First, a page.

Defendant Sherman Industrial has filed a counterclaim in nine counts, some of which have been abandoned. In Count I, it prays for $20,000.00 damages for the wrongful seizure of several forklift trucks by the United States Marshal pursuant to an order of this Court. The original order called for the seizure of eight trucks, but only two of the trucks were ever seized. Of these two trucks, one was sold at the auction and one was delivered to the purchaser. Plaintiff received the proceeds from both and credited defendant's account. It is the opinion of the Court that the seizure was lawful and will enter a judgment in favor of plaintiff and against defendant on Count I of defendant's counterclaim.
The second count of the defendant's counterclaim is based upon an alleged breach of the franchise agreement by the plaintiff. These same allegations were raised as defenses to the plaintiff's complaint. Those defenses were breach of contract and fraud or misrepresentation. It was the opinion of the Court that the defendant failed to prove these defenses and for the reasons discussed at that point, it is the opinion of the Court that defendant has failed to prove this counterclaim. There is nothing in the record to indicate that the contract was terminated for any reason other than Sherman Industrial's failure to meet its financial obligations to plaintiff. Therefore, the Court will enter a judgment in favor of plaintiff and against the defendant on Count II of the counterclaim.
Defendant Sherman Industrial has abandoned its claim for damages under Count III of its counterclaim. The Court will enter judgment against the defendant and in favor of the plaintiff on this count.
Counts IV, V, and VI of defendant's counterclaim involve allegations of violations of antitrust laws of the United States. Count IV charges a violation of section 3 of the Clayton Act, 15 U.S.C. § 14. Count V charges a violation of section 1 of the Sherman Act, 15 U.S.C. § 1; and Count VI alleges a violation of section 2 of the Sherman Act, 15 U.S.C. § 2. The defendant offered no proof of violation of section 3 of the Clayton Act, 15 U.S.C. § 14. According to defendant's post-trial memorandum, defendant has changed its theory under this count to a violation of Robinson-Patman Act, 15 U.S.C. § 13. This alleged violation was not pleaded and was mentioned for the first time after trial. Disregarding the problems of amending the pleadings, it is the opinion of the Court that the evidence will not support a charge of violating either of the above-mentioned sections. There is no evidence to show that plaintiff made capital requirements on defendant different from the requirements generally made of its dealers. The Court will enter judgment for the plaintiff on Count IV.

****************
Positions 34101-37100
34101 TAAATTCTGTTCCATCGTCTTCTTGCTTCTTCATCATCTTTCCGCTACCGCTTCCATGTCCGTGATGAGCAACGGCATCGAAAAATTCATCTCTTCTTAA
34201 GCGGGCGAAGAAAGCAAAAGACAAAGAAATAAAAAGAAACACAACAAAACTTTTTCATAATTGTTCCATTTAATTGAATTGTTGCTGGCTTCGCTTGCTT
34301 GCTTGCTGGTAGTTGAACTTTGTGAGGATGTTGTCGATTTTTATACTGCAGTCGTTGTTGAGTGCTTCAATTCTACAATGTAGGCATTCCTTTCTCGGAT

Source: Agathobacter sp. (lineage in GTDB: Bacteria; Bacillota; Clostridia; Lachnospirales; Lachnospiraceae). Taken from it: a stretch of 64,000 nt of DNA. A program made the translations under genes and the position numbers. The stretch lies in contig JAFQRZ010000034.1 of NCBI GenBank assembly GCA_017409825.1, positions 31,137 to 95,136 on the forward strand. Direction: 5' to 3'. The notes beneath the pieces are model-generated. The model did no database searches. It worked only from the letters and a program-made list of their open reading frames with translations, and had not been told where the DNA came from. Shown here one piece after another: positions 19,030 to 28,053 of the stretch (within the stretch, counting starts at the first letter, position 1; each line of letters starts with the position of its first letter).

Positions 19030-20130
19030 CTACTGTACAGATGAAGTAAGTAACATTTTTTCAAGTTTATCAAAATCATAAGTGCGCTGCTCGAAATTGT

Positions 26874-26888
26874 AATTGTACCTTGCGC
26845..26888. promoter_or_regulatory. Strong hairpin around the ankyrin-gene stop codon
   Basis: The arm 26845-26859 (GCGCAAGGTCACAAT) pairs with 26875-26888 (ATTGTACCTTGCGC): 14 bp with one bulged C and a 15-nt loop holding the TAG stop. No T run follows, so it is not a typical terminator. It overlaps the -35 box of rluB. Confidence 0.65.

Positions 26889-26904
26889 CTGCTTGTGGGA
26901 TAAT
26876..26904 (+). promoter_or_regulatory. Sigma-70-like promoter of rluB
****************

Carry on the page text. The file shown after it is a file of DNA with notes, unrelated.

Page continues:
Under Counts V and VI of their first amended counterclaim, defendants allege a combination and conspiracy in restraint of trade and to create a monopoly and an attempt to create a monopoly. It is the opinion of this Court that the evidence failed to show a conspiracy or combination between plaintiff and the Credit Corporation to restrain trade or create a monopoly. Defendant's evidence fails to show that plaintiff possessed, sought, or attempted to acquire monopoly power in a relevant market area. There is no evidence that plaintiff tried to enforce *444 territorial sales restrictions upon the defendant. Therefore, the Court will enter judgment in favor of plaintiff on Counts V and VI.